Friday, March 15, 2013

The Grassblade Light

The Grassblade Light.  What can you see in grassblade light?  Spring, summer... something just emerging from the ground.

This book-length poem came by surprise, a sequel to Stubborn Grew.  The whole concept, in embryo, appeared out of nowhere. I thought Stubborn Grew was complete in itself, until I finished it.  (You'll find both online, here.)

GL is the center wheel, the pivot, on which turns the 3-vol. Forth of July.  Notice the word is forth, not fourth or 4th.  It's a pun, in that a basic plot element here is the "coming-forth of Julie" - my cousin Juliet Ravlin, who died long ago, in 1972, a suicide off the Golden Gate Bridge.  (There's an old photo of Julie and me, with my baby sister Cara, under the table of contents page, here.)

First-time readers of Stubborn and Grassblade might find the poems a little all-over-the-place.  A lot going on.  But there are connecting threads.  I noted, in previous post, an "orphic" aspect.  An episode which received only a quick mention at the very beginning of Stubborn - a double elegy for Juliet and for her father - expands in Grassblade to take center stage.

How to summarize what's happening here?  Forth of July is a vast orphic summons, planted in a specifically Native American version of that myth.  Grassblade is designed as a kind of processional array (in Alastair Fowler's sense) - a tableau of 7 large chapter-panels.  The central panel (actually a double-panel, so that there are numerically 8 divisions) is titled "Ghost Dance".  The Ghost Dance cult was a late 19th-cent. Native American messianic movement, focused on the return of a messiah, who would initiate the general resurrection of Native culture.  What I try in Grassblade is to synthesize this dimension with a parallel Christian sense.  I'm also fusing both with the orphic drama : Orpheus-poet is calling to the shade of Juliet, to bring her back from the dead.  This act in turn is paralleled and framed by a like summons to John Berryman and Hart Crane (Juliet's fellow-suicides).  There's an allegorical dimension at work : the poet's calling and evoking a return to life, through the word, echoes the Biblical plot of creation and redemption.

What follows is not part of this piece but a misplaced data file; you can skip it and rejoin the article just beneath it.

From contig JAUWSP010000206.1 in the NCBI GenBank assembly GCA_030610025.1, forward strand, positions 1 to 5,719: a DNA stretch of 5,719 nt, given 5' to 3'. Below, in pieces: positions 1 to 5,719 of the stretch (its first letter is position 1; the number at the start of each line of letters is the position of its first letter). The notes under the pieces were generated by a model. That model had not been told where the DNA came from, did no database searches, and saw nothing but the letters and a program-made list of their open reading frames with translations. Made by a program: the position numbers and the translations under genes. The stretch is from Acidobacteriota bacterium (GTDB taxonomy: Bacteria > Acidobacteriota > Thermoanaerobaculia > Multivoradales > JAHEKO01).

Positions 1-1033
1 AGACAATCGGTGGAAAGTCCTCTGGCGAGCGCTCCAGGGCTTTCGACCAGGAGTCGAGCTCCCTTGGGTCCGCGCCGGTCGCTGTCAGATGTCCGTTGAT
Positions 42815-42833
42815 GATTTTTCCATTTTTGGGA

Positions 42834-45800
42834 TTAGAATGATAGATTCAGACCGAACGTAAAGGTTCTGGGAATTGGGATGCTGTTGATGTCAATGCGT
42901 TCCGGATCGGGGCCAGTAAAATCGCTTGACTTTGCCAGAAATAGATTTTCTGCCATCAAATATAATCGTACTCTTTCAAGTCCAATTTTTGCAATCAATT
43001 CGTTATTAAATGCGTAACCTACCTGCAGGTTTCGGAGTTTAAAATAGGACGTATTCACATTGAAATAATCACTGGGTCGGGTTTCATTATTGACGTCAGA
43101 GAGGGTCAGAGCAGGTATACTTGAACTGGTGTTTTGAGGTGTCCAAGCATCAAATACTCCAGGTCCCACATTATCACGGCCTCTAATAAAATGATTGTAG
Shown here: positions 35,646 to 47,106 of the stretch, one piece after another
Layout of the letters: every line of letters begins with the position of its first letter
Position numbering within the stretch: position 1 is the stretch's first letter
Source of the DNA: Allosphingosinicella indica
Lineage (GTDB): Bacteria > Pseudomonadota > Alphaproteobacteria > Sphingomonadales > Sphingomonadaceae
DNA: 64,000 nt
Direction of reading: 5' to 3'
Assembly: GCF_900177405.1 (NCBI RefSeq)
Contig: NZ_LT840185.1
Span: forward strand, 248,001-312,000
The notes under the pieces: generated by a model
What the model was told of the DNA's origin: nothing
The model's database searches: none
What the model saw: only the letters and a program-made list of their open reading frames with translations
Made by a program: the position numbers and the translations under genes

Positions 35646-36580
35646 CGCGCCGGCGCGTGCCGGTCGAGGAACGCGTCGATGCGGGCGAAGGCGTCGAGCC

This is really just a partial abstract - there are other sides to Grassblade too.  The poem's design is formal, crystalline.  It's modeled on an octagonal medieval fortress in Italy, the Castel del Monte, built by Emperor Frederick II.  Why?  That's another long story, which opens up other dimensions of the poem.  There is a theme of church/state relations and "soul liberty" (Roger Williams' great subject).  Frederick II was the ancestor of another Holy Roman Emperor - Henry VII : the figure Dante hoped would save Italy, by restoring order to such political/spiritual relations.  The empty chair at the conclusion of the Paradiso is waiting for Henry (with connotations of Elijah).  I could go on about this "imperial" theme... but I think I'd better stop there.  Today is, after all, the Ides of March.  (In the 3rd vol. of Forth of July - titled simply July -  I ring some changes on earthly/spiritual powers in another way - punning on the rhyme of Juliet and Julius Caesar.)

Grassblade Light ebook @ Lulu

Grassblade Light pbk @ Lulu